At this time I only see trivial and crude bounds for $F(n)$ is terms a $p(n)$. Though I would be happy to seem someone with more knowledge and more clever than me produce a nice bound.

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This is not at all an answer, just an attempt to give some context. There is the answer to an easier related problem at the end.

If you have a natural sequence of sets $A_n$ you could wonder about the exact values or asymptotics of $|A_n|.$ For (unordered) partitions of an integer $n$ that is non-trivial although pretty well understood. Given some partial order $\preceq$ on the elements of $A(n)$ one could also ask, as you have done, for the asymptotics of the set of all ordered pairs $(x,y)$ in $A_n\times A_n$ with $x \preceq y.$ Two natural orders on these partitions are domination (as defined by Wikipedia, which is pretty common) and your order which I would call refinement. For either of those the question seems difficult.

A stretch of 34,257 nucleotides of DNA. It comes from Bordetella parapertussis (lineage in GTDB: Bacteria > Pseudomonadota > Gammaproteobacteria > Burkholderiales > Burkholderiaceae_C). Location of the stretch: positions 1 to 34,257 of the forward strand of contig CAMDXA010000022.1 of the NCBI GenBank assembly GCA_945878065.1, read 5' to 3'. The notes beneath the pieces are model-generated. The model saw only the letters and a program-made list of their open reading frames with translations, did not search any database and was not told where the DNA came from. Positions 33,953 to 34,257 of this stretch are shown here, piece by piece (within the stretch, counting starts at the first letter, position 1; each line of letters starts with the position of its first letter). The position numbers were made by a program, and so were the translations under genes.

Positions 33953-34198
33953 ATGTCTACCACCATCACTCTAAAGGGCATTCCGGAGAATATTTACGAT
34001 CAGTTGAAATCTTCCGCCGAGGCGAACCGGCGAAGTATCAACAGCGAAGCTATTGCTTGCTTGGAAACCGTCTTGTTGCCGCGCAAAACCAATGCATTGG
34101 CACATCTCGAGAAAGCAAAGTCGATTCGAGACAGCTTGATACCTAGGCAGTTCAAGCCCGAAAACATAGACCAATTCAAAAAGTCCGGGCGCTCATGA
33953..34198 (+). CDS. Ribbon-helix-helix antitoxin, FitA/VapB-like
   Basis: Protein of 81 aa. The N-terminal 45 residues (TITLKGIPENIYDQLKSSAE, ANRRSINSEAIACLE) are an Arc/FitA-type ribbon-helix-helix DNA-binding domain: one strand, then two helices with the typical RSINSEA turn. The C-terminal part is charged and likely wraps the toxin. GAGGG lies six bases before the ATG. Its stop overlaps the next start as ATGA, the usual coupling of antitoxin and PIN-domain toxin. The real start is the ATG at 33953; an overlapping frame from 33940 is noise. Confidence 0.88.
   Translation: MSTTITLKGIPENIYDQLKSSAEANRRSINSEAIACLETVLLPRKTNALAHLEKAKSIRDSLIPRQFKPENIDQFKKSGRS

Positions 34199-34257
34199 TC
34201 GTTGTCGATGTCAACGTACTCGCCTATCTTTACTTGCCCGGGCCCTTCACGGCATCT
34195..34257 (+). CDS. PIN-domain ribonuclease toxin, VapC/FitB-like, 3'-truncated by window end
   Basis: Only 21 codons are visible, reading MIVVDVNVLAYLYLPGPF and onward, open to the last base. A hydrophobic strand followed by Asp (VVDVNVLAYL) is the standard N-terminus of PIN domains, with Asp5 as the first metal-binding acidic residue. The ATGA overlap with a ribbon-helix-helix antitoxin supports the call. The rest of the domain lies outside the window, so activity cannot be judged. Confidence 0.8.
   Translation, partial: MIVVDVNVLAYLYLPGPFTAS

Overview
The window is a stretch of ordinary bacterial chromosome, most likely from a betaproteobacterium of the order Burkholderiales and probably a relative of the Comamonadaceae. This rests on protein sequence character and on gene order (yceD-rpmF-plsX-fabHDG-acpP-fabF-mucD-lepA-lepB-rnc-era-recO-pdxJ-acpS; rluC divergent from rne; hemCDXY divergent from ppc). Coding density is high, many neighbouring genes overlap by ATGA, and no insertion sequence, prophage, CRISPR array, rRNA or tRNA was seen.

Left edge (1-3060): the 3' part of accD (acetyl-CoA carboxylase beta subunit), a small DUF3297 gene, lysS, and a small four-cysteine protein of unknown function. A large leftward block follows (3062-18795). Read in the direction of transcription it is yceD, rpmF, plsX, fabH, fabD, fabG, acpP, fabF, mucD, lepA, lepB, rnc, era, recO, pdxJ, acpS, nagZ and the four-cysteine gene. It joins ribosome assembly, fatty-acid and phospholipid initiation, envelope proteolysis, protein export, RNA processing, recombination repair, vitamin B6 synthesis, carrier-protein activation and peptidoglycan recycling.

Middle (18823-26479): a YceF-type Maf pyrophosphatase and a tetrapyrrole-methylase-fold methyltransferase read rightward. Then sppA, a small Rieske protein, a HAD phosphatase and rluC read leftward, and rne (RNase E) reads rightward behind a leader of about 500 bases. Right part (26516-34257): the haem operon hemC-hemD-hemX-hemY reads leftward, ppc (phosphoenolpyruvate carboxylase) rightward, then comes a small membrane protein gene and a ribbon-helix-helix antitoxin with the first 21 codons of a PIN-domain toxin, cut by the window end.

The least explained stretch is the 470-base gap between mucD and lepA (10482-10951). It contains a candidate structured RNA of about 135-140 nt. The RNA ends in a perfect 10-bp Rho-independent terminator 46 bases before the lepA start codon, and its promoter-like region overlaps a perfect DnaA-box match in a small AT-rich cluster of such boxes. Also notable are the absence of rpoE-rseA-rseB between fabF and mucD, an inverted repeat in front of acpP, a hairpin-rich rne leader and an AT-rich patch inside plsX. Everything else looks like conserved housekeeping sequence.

For ordered partitions such as $$4,3+1,2+2,1+3,2+1+1,1+2+1,1+1+2,1+1+1+1$$ One has $|A(n)|=2^{n-1}$ whereas the number of ordered pairs with the refinement ordering is $3^n.$ For the domination ordering it seems to start $1,1,3,9,28$ so it might be the number of skew partitions of $n$ although I am not sure.